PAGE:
(Correction: in my last installment, I said we stopped for the night in Izinga. After more careful review of the maps, I realize we were actually in Itigi. Carry on.)
At the end of the last installment, we were in Itigi, Tanzania, having just enjoyed what in my opinion, was the best meal of the trip – eggs and chips, cooked in fresh local sunflower oil. After dinner we walked around town a little, our path lit only by the glow from our LED headlamps. Then, because there’s just not a whole lot to do in small-town Tanzania at night, we retired to our lodging, the Upendo Guest House.
At some point during the evening the lights went out in in the Upendo (and probably in all of Itigi), and we were once again reliant on candles and our headlamps. Having grown up in the States, where everyone is afraid of every hazard, all the time, I found it at once refreshing and unnerving to function by candlelight. There were candles on the floor and candles in people’s rooms alongside their bed linens and mosquito nets. It was very atmospheric but probably a fire hazard.
I showered and did my hand laundry by candlelight, but not before I accidentally stumbled into a shower room being used by another guest, who had left the door open, presumably to admit ambient light. Without going into too much detail, let’s just say that I was treated to some of Tanzania’s best scenery that evening.
So, moving on … the next day we set our sights on Mbeya, which was about 300 miles, via the most direct if also the roughest route. We had been told that the more developed route was actually almost as rough as the shorter route … apparently the pavement on the developed route was more an idea of pavement than an actual road surface.
One funny thing that happened – not sure which day it was, so let’s just say it happened on the way from Itigi to Mbeya. All day I had been seeing people selling mangoes by the side of the road. I was getting hungry so I asked K to stop at the next one. When showed the lady a 500-shilling note and asked how many, she said “five.” So, I gave her the note and selected 5 mangoes from the platter she was holding.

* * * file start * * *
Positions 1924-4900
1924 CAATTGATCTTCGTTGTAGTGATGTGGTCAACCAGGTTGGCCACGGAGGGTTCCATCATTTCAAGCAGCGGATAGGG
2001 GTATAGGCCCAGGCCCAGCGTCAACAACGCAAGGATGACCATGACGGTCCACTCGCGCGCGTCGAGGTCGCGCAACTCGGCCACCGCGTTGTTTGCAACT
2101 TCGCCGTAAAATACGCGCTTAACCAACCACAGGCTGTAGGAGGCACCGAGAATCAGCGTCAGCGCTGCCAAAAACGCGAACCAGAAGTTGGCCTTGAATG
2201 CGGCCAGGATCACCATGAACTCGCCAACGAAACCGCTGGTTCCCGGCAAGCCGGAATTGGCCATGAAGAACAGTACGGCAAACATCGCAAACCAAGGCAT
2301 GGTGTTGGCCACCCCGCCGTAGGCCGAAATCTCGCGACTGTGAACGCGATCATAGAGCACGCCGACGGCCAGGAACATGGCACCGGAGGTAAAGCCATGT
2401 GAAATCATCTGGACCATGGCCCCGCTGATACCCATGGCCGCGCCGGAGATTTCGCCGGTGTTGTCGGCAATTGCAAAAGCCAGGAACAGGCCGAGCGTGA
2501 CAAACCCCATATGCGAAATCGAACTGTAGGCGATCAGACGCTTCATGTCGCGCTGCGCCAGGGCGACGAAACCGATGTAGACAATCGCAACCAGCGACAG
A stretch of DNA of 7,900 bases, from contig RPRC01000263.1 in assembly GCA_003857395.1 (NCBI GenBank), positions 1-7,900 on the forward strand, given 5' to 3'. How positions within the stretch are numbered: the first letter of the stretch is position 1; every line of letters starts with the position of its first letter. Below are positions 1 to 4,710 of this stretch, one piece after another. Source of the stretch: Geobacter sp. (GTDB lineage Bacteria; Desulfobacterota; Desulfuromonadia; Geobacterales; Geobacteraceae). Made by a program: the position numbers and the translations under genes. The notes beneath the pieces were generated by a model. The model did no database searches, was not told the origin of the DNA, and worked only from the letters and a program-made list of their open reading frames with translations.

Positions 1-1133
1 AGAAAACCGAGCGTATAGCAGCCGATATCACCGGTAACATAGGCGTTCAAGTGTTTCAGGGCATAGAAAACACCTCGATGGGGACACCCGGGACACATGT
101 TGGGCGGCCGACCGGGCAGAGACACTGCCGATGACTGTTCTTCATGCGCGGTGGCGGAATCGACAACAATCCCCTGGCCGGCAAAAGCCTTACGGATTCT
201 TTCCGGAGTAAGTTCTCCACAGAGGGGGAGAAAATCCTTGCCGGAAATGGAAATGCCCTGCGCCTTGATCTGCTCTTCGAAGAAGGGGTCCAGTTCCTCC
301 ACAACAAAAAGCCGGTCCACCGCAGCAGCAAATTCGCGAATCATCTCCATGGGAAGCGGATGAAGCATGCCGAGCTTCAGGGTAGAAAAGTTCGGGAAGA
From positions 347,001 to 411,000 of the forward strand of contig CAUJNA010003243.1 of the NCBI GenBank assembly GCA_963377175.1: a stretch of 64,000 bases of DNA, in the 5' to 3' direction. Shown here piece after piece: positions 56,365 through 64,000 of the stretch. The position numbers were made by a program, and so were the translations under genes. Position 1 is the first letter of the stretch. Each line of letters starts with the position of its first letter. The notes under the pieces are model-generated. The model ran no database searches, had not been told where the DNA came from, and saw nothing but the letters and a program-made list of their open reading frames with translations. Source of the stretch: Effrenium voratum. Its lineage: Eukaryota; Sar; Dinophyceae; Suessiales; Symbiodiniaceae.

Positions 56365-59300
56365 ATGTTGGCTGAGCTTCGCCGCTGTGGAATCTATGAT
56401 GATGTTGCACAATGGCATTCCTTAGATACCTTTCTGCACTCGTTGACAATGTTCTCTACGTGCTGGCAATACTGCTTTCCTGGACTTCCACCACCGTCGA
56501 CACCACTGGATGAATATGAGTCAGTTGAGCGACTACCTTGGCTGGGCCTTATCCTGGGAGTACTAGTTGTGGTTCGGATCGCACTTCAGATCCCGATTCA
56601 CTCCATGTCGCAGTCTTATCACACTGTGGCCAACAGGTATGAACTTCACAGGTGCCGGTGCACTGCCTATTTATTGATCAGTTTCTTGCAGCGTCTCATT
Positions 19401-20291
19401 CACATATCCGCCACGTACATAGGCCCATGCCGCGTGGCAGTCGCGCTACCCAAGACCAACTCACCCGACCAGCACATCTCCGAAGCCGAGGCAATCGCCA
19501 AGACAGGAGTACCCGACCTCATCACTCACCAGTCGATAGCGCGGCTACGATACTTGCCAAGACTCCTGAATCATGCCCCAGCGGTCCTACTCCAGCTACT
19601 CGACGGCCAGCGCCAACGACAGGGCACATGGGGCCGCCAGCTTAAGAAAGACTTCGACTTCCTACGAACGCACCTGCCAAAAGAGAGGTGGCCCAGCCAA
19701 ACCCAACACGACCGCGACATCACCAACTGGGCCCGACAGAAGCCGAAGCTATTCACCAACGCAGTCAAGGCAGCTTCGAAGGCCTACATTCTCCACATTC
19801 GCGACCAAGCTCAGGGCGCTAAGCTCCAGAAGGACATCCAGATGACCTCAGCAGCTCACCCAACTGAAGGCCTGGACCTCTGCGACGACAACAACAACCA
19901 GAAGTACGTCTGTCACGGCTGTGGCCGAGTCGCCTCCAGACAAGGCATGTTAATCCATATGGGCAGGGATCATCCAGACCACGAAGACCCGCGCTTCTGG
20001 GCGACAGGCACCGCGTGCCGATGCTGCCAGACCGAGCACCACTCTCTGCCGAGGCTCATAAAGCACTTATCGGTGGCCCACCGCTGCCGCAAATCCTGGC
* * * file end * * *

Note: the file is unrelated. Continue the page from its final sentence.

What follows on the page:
I couldn’t quite read her expression, but later, when I bought a single mango for a 5-centi coin (1/20 of one shilling) I realized that she must have meant I could have 5 trays of mangoes for 500 shillings, or five buckets of mangoes for 500 shillings. Or maybe she meant that one mango cost 5-centi. In any case, she hit the jackpot that day. Clueless tourist for the win!
Somewhere a bit south of Rugarat we experienced our first village bribe. To understand the bribes, it’s necessary to understand the setup of many of the villages. Most had some kind of checkpoint on either end of town. These ranged from an empty or populated guard shack to an unadorned tree branch set across the road, to more elaborate contraptions made from peeled branches, or even steel bars. Some of these had hinges and rigging to allow the bar to be raised remotely.
We came up with a system – if there was no barrier we would maintain speed. If a uniformed person approached the car, the driver would keep his or her eyes focused resolutely on the middle distance while the non-driver would bury his or her nose in a book. Mostly this was effective. The trick was to avoid eye contact at all costs.
This was the method for dealing with officers who came out into the road. During the hottest parts of the day, often we would simply wave at the officer(s) as they relaxed in the shade, and they would pull the rope that would raise the bar for us.
But, south of Rugarat, either one of us accidentally made eye contact, or we encountered an especially persistent police officer. Either way, the bar was down, there was no friendly officer pulling a lever from the shade. So, we had to stop. The officer was very polite. But, his message was, effectively, “you’re obviously pretty well off. I’m not. Please share.” You know, you really can’t argue with that, so we handed over some shillings and were on our way. For My First Checkpoint Bribe™ it was quite pleasant.
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